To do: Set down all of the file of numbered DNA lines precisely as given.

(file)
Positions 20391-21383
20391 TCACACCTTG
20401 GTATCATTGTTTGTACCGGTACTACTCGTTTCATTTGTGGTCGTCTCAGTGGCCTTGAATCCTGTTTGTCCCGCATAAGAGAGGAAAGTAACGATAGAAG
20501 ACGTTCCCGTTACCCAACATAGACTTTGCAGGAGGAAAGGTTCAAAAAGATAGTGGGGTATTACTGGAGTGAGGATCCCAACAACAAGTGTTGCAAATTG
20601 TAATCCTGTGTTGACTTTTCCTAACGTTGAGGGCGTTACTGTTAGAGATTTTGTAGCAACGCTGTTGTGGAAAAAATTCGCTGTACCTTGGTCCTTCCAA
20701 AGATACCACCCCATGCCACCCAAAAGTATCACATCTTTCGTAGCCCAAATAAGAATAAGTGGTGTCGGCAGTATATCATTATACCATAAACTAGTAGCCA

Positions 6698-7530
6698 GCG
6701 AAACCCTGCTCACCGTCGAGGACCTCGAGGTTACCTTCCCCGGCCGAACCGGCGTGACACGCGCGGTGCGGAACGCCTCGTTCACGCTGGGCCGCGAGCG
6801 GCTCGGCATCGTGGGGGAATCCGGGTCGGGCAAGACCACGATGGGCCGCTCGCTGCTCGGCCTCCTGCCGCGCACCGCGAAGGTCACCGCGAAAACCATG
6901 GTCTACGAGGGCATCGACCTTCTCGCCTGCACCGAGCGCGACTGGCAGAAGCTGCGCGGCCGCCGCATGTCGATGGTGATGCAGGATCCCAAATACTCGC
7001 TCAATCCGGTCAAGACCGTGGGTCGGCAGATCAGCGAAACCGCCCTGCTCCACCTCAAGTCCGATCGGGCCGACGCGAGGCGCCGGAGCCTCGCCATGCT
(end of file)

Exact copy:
Positions 20391-21383
20391 TCACACCTTG
20401 GTATCATTGTTTGTACCGGTACTACTCGTTTCATTTGTGGTCGTCTCAGTGGCCTTGAATCCTGTTTGTCCCGCATAAGAGAGGAAAGTAACGATAGAAG
20501 ACGTTCCCGTTACCCAACATAGACTTTGCAGGAGGAAAGGTTCAAAAAGATAGTGGGGTATTACTGGAGTGAGGATCCCAACAACAAGTGTTGCAAATTG
20601 TAATCCTGTGTTGACTTTTCCTAACGTTGAGGGCGTTACTGTTAGAGATTTTGTAGCAACGCTGTTGTGGAAAAAATTCGCTGTACCTTGGTCCTTCCAA
20701 AGATACCACCCCATGCCACCCAAAAGTATCACATCTTTCGTAGCCCAAATAAGAATAAGTGGTGTCGGCAGTATATCATTATACCATAAACTAGTAGCCA

Positions 6698-7530
6698 GCG
6701 AAACCCTGCTCACCGTCGAGGACCTCGAGGTTACCTTCCCCGGCCGAACCGGCGTGACACGCGCGGTGCGGAACGCCTCGTTCACGCTGGGCCGCGAGCG
6801 GCTCGGCATCGTGGGGGAATCCGGGTCGGGCAAGACCACGATGGGCCGCTCGCTGCTCGGCCTCCTGCCGCGCACCGCGAAGGTCACCGCGAAAACCATG
6901 GTCTACGAGGGCATCGACCTTCTCGCCTGCACCGAGCGCGACTGGCAGAAGCTGCGCGGCCGCCGCATGTCGATGGTGATGCAGGATCCCAAATACTCGC
7001 TCAATCCGGTCAAGACCGTGGGTCGGCAGATCAGCGAAACCGCCCTGCTCCACCTCAAGTCCGATCGGGCCGACGCGAGGCGCCGGAGCCTCGCCATGCT